Amazon may be the default option with their Prime shipping, yet we are now seeing Target, Home Depot, Best Buy, Nordstrom, Macy’s, Kohl’s and many other retailers step up to the plate and offer BOPIS, curbside pickup, locker options, ship-from-store fulfillment etc., in order to bridge the gap and offer consumers more choices. There will continue to be a balance between friction and reward as the lines between the digital and physical stores merge, and this is what retailers will have to carefully manage.

Bob Amster

These values have changed over time. Convenience and quality appear to be as or more important than price. Retailers need to ensure that websites are easy to navigate and transactions easy to consummate. Retailers also need to ensure that their inventory systems accurately reflect what is available for pick-up in-store. Retailers need to improve the training of associates and apply methods for making these associates advocates for the business and the products it sells. Much of shopping is a necessity and, therefore, it has to be convenient to access, easy to find products, pay and leave. When shopping is a leisurely activity the needs can change, but that is the exception, not the rule.

Suresh Chaganti
Suresh Chaganti
Co-Founder and Executive Partner, VectorScient
1 year 2 months ago

BOPIS will be table stakes soon, if it isn’t already. Anything that isn’t tangible savings becomes an implicit expectation, and the customer is unwilling to pay more. Unfortunately, price will continue to be the differentiator.

Richard J. George, Ph.D.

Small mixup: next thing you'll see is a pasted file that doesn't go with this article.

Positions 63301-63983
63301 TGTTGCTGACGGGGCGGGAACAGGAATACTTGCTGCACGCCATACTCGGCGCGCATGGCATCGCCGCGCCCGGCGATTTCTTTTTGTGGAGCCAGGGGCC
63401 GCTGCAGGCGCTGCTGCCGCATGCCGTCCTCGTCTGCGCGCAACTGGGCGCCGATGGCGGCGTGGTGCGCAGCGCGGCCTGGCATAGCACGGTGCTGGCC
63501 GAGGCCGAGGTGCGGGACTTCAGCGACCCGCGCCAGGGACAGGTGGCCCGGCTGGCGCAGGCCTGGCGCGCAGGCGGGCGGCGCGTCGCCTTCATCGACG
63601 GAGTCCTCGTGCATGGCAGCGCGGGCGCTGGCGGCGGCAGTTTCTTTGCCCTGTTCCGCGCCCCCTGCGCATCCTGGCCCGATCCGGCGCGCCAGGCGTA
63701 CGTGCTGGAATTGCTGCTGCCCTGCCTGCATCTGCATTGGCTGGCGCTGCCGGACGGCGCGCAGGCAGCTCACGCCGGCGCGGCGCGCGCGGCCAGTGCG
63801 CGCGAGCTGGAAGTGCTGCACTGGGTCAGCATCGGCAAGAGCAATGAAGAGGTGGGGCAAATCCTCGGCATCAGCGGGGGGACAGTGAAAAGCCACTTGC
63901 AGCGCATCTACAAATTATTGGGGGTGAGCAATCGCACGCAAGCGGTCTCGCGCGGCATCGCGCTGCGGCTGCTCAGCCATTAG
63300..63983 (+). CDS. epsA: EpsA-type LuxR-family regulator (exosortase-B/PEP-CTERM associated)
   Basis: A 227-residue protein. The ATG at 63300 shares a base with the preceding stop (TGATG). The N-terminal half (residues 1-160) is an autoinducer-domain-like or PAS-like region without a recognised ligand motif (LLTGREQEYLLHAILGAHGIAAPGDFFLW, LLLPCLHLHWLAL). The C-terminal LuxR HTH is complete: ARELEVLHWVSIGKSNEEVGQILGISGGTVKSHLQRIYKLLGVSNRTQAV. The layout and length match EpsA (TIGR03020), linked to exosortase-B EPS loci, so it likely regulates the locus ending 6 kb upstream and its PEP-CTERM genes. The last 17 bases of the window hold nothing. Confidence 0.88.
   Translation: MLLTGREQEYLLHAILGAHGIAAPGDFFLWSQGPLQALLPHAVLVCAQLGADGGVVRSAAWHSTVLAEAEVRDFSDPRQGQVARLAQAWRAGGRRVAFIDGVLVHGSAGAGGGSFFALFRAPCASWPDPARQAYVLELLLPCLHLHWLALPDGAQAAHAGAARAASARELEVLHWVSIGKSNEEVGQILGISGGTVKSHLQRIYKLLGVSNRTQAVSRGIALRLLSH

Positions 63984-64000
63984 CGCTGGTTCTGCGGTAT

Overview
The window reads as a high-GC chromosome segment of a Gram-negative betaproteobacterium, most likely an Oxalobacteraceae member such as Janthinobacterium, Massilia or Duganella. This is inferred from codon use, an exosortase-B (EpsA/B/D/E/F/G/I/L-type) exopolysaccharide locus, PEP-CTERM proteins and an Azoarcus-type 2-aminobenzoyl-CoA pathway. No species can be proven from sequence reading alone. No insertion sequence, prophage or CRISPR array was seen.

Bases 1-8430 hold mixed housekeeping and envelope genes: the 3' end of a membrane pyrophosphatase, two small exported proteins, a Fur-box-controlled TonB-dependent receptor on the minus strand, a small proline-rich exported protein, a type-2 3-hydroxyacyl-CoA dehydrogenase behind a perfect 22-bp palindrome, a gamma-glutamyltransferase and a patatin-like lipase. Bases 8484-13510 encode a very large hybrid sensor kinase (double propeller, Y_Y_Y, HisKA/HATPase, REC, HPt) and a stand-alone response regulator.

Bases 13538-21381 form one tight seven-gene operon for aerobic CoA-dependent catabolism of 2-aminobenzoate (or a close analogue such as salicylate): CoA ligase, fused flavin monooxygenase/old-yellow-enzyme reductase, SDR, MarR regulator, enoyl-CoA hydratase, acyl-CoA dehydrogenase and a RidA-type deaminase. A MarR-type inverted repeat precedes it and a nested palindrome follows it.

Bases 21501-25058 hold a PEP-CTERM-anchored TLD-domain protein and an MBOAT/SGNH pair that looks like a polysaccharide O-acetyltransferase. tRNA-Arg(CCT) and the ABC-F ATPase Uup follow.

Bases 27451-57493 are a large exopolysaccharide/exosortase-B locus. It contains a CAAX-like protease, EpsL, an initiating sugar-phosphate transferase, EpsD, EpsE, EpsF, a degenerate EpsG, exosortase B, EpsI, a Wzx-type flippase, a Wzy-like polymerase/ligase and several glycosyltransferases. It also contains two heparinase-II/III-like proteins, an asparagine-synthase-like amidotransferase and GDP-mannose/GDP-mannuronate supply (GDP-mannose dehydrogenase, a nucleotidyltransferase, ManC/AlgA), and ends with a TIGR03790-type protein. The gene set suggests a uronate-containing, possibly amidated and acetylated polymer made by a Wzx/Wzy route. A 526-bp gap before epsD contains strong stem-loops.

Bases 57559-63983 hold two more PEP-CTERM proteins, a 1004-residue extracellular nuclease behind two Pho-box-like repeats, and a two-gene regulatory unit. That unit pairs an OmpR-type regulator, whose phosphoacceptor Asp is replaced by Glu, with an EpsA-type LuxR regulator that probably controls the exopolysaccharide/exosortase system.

Convenience is the new ante. Consumer time is the only fixed resource @ 168 hours per week. Price has always been the retailer’s mantra and we have conditioned customers to expect, no demand, low prices. This is not the time to be cavalier about price but it is time to understand the real role of convenience.

Lots of good suggestions to enhance convenience in the article and by panelists. My addition is to borrow/steal from the king of shopping convenience, namely Amazon.

Zach Zalowitz

The specific changes are as follows: 1.) one-Click ordering, 2.) saved “omnichannel” payment tokens, 3.) saved preferences/suggested buying based on prior order history, 4.) More accurate and helpful previous ratings and, finally, 5) omni-cart technology to take your checkout cart started in one channel and finish the order process in another.

All the above should be in play for most retailers, but often none are done. The key to unlocking a convenient and therefore fast process is to remove the friction with these five things above.

Liz Crawford

Sure, in these go-go days of the bull market, convenience trumps price. When the market drops, the equation will shift.

Jeff Sward

Let’s face it, everything is more convenient than it was five years ago. So of course the bar is raised. But saying convenience will outweigh price or preference is another thing. Five minutes on a mobile phone will satisfy most shoppers’ first choice in a combination of price and convenience that works. Settling for a second choice product because of convenience feels very last year to me.

Oliver Guy

This really depends on the consumer in question. A family where both parents work long hours can be considered a “cash rich, time poor” household in comparison to one where one of the parents stays at home or indeed a retired couple.

Consumers with more time on their hands will naturally be less time-sensitive – possibly splitting shopping between multiple stores in order to get the best deal. What would be fascinating would be to understand the breakdown of the preference percentages by demographic and household make-up.